torsdag 29 september 2016

Character and temperament

Here's my view on the US presidential election this year. I accept that there are major differences between Donald Trump and Hillary Clinton on concrete issues. For instance, Clinton does not plan to erect a great wall along the Mexican border, and she does not dismiss global warming as a hoax "created by and for the Chinese in order to make U.S. manufacturing non-competitive". These differences, and others, are important. Still, I think the most important issue of all for US voters to consider this fall is that of whether Donald Trump's temperament and moral character make him fit for presidency. And the answer is a clear and overwhelming no.

Much has been said about Donald Trump's performance during Monday's presidential debate with Clinton. It was repugnant, of course. Yet, as Adam Gopnik pointed out in The New Yorker, "The problem with Trump isn't his debating skills". His performance in Monday's debate...
    wasn’t a question of preparation. It was that the things he actually believes are themselves repellent even when coherently presented. This was not a bad performance. This is a bad man.
A bad man he is. And cruel. See the examples listed by Conor Friedersdorf in his recent piece in The Atlantic on Trump's cruel streak of willfully inflicting pain and humiliation on others. Or consider his reaction to the 2006 housing collapse. Here's Vice President Joe Biden's measured response to that:

Trump may claim that his temperament is suitable for presidency, but even when he does so, as he did on Monday, the way he delivers this message becomes such a clear demonstration of its negation that it hardly requires a response:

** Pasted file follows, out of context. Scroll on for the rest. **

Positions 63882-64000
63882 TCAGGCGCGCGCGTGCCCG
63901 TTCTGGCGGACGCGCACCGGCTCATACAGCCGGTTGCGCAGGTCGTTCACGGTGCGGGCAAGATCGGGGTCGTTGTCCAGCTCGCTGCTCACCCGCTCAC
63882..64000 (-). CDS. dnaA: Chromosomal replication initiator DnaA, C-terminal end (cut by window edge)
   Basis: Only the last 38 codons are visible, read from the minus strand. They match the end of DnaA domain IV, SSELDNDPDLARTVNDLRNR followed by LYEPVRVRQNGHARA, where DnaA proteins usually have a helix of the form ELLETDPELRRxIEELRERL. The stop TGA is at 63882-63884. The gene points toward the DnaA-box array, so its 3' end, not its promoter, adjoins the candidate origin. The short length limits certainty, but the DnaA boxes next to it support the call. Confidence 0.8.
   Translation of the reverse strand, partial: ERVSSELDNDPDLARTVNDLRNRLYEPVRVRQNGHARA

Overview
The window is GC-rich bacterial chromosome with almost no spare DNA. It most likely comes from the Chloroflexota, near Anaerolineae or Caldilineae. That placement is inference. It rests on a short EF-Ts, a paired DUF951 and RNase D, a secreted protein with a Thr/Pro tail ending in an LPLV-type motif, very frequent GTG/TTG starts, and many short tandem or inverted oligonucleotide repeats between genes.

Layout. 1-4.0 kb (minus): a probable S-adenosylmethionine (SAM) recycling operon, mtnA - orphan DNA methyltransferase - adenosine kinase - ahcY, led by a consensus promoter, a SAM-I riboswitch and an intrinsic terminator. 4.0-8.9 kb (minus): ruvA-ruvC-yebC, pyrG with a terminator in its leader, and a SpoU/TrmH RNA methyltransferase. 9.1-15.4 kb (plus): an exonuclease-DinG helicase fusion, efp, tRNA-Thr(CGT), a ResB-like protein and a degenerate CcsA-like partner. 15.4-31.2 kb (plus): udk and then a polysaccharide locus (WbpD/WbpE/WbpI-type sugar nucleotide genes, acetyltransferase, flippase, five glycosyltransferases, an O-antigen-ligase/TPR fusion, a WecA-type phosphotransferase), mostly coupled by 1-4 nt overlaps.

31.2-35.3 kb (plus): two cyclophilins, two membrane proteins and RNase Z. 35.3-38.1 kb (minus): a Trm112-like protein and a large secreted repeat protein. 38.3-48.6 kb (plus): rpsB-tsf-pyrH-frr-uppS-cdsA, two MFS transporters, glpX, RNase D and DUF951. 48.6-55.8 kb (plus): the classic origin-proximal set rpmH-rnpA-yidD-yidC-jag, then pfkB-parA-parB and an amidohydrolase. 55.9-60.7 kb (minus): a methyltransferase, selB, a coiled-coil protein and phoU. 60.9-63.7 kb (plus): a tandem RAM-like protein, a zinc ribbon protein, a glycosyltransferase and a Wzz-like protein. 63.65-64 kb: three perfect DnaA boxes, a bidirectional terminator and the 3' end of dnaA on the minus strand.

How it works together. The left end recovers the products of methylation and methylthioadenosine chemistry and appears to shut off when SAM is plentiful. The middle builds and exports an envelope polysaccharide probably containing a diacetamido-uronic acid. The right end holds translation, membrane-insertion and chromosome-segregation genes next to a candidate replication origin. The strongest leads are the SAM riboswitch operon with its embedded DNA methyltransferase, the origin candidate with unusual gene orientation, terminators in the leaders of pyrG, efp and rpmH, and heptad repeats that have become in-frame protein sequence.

A key question that every US voter ought to ask herself is this: Should a man as utterly devoid of compassion, decency and self-control as Donald Trump be put in charge of the world's biggest nuclear arsenal? Watch Stanley Kubrick's 1964 classic Dr Strangelove, and consider whether it would be a good idea to gamble the future survival of the human race on Trump's ability to handle conversations like this one:

5 kommentarer:

  1. "Should a man as utterly devoid of compassion, decency and self-control as Donald Trump be put in charge of the world's biggest nuclear arsenal?"

    That should really be the only question one needs to ask.

  2. From NYT:

    "There were early efforts to run a more standard form of general election debate-prep camp, led by Roger Ailes, the ousted Fox News chief, at Mr. Trump’s golf course in Bedminster, N.J. But Mr. Trump found it hard to focus during those meetings, according to multiple people briefed on the process who requested anonymity to discuss internal deliberations. That left Mr. Ailes, who at the time was deeply distracted by his removal from Fox and the news media reports surrounding it, discussing his own problems as well as recounting political war stories, according to two people present for the sessions.

    Rudolph W. Giuliani, a former New York City mayor and a friend of Mr. Trump’s who has been traveling with him extensively, took over much of the preparation efforts by the end. But with Mr. Trump receiving so much conflicting advice in those sessions, he absorbed little of it."

    He is preparing to debate in front of around 100 million viewers, and he cannot even focus? Is this guy supposed to become president? It s f****ng insane!

  3. The character of Trump is an important issue. But his tendency to produce false claim is another one. Fortunately there are fact-checkers around. I recommend everybody to scrutinize what Trump and Clinton say, and compare it to reality. Then you'll have a pretty solid picture of what's going on. Check out PolitiFact and FactCheck, they are confirming/debunking their claims 24/7.

  4. And once more, Donald Trumps show what a great temperament he has:
    Night-time tweets about Alicia Machado's alleged "sex tape".

    The Donald just keeps sinking deeper and deeper.